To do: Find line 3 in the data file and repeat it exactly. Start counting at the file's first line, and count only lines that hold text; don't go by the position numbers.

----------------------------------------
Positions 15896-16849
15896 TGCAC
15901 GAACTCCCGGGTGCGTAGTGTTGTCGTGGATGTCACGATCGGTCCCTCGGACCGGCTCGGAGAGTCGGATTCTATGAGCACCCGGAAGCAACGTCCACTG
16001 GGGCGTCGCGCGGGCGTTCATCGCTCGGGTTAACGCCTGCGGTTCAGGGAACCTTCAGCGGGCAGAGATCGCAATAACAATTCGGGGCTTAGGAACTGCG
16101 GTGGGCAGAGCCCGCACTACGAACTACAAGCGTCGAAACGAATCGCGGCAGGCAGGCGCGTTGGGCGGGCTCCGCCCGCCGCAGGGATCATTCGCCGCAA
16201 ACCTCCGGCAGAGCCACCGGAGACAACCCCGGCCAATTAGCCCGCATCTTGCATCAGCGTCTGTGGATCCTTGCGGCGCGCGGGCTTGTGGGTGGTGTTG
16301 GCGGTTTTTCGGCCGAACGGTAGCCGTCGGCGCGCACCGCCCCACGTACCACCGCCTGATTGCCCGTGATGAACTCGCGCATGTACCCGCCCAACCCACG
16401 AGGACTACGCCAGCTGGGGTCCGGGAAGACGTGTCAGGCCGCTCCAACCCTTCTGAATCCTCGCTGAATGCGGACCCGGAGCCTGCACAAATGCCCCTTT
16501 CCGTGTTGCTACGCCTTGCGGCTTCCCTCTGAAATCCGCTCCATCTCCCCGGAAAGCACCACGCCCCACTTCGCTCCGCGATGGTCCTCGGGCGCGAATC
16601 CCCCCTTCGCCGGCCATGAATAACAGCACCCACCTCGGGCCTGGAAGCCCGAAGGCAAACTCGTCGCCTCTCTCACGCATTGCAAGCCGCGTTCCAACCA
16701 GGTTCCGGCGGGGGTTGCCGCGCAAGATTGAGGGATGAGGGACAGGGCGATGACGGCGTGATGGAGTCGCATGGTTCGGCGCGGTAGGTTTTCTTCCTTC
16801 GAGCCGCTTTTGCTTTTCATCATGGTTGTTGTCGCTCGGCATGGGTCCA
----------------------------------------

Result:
15901 GAACTCCCGGGTGCGTAGTGTTGTCGTGGATGTCACGATCGGTCCCTCGGACCGGCTCGGAGAGTCGGATTCTATGAGCACCCGGAAGCAACGTCCACTG